Investment Implications: Asset Allocation
In Figure 6, we compare an “growth” asset allocation that a US investor might use versus the investment allocation a Europe or Asia based investor might use.
Figure 6: Current Regional Allocations Based on Investor Domicile
The source for the US based investor (which recommends 40% allocation to non-US) is Vanguard (for example here); this allocation is consistent with Fidelity’s recommendations for aggressive long-term investors. Typically, EU and Asia-based investors have a lower home bias and these recommendations are consistent on what you might find on the non-US sites of money managers. Note that the EU-based investors have a slight bias to the US over Asia while Asian investors, who have the highest savings rates, are investing 50% within Asia.
Combining the trends from the background section with the above, we can make the following inferences:
- GDP of “World ex-US/EU Zone” is already larger than US+EU.
- Savings rates are significantly higher while Europe and Japan are fairly old and living off investments as a society (so we can expect low savings rates to persist).
- The industrialization of Asia to European levels (and beyond – see my article on per capita GDP in South Korea exceeding Italy and Spain within 3 years here) requires huge amounts of investment and high levels of profit flows will occur to those supplying that investment capital.
- Investors who think that a 10% allocation to “EM” as a class is appropriate are looking through a 1980s or 1990s lens, not a 2020 or 2025 lens.
- The rise of Asia and Asian savings and trends in reserve currencies imply that the dollar will go from being the sole reserve currency to sharing that role much more evenly over time.
As the MSCI indices adjust and the weights of Asia within the world indices and of China within the Asia component grow, those who have shifted their asset allocations in advance are likely to see significant outperformance due to market multiple premia shifting. We expect this shift to occur from a deep discount to a generic “EM” class to a universe in which China and select Asian markets enjoy a developed world market multiple, other Asian markets sport multiples comparable to the EU and a few stragglers continue to have lower market P/E multiples. However, in a context where the EM component continues to grow much faster than the developed world, even “frontier Asia” is worth over-allocating to even if market multiples do not rise.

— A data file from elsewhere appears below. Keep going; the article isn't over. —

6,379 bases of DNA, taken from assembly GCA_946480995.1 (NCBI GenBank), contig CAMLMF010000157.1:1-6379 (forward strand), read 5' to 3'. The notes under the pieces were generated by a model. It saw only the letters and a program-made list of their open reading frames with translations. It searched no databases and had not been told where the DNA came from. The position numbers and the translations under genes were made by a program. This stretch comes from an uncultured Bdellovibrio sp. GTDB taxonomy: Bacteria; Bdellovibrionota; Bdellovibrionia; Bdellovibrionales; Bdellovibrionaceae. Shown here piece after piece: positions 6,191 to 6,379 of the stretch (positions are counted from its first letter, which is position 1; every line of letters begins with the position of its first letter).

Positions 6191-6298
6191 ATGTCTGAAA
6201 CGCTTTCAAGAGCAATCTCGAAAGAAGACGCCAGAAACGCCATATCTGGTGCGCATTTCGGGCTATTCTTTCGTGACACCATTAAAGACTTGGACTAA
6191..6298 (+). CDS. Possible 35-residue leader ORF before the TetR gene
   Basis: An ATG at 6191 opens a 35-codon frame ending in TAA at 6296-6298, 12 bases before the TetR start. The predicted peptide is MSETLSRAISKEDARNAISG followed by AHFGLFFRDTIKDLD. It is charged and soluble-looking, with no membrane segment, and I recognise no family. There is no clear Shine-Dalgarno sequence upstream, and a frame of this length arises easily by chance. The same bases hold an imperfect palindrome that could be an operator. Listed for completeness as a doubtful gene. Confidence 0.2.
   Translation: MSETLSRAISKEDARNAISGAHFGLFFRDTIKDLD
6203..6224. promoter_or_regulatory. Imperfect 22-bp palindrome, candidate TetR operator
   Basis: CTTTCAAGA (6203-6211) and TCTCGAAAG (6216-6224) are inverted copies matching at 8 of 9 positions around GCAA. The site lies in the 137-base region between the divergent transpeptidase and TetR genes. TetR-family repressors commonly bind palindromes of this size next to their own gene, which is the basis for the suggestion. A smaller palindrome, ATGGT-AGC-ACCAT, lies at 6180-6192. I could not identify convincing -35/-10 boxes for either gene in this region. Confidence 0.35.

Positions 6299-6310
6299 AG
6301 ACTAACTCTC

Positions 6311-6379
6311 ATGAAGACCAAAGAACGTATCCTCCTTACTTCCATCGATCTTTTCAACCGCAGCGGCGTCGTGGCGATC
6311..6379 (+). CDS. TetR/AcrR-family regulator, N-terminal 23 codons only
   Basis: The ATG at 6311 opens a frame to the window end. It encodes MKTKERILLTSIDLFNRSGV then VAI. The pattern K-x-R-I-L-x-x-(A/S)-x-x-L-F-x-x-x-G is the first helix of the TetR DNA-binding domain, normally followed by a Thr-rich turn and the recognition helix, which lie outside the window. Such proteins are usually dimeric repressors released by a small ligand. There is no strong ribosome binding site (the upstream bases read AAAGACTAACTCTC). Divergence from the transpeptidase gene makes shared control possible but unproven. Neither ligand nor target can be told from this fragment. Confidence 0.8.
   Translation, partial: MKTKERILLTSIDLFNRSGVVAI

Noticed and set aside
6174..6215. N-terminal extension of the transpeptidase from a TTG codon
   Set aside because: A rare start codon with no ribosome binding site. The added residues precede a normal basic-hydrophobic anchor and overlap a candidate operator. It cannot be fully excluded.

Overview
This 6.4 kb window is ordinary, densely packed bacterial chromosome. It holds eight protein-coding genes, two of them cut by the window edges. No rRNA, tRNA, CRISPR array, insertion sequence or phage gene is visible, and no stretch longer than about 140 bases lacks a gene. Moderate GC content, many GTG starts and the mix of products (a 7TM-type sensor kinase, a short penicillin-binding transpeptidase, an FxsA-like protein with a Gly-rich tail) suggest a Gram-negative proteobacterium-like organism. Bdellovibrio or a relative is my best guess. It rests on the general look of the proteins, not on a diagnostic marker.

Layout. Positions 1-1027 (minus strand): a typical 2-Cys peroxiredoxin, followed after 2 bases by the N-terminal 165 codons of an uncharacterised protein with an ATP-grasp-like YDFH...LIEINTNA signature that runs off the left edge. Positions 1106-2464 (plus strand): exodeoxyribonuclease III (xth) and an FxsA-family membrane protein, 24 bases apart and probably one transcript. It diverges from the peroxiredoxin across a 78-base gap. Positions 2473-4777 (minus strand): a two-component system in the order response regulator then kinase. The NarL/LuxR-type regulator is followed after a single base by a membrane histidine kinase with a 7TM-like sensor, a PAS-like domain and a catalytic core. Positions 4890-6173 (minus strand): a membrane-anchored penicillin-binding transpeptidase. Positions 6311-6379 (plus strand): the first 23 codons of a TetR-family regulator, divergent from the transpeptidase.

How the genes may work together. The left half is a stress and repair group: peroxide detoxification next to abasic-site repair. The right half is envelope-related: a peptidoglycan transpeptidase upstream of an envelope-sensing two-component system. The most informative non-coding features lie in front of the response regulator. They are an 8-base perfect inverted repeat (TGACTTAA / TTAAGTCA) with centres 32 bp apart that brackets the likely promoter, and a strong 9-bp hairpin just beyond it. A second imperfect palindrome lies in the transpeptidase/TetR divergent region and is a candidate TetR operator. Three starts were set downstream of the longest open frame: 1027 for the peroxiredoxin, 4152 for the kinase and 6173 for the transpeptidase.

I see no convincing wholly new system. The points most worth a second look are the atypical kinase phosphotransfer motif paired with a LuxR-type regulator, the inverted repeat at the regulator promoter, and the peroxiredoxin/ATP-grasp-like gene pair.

Figure 7: Forward Looking Allocation for US Investors
|Recommended Allocations: 2025 US Investor|
In Figure 7, we present our view of what forward-looking allocations for US-based investors should be based on whether they are “growth” investors with a 10-15 year horizon or aggressive growth investors with a 20+ year time horizon. This allocation takes into account the currently extremely high ratio of US market cap to its share of global GDP and profits highlighted in Figure 4 and the risks implied by this share that were addressed in a recent Economist article.
Disclosure: I/we have no positions in any stocks mentioned, and no plans to initiate any positions within the next 72 hours.
I wrote this article myself, and it expresses my own opinions. I am not receiving compensation for it (other than from Seeking Alpha). I have no business relationship with any company whose stock is mentioned in this article.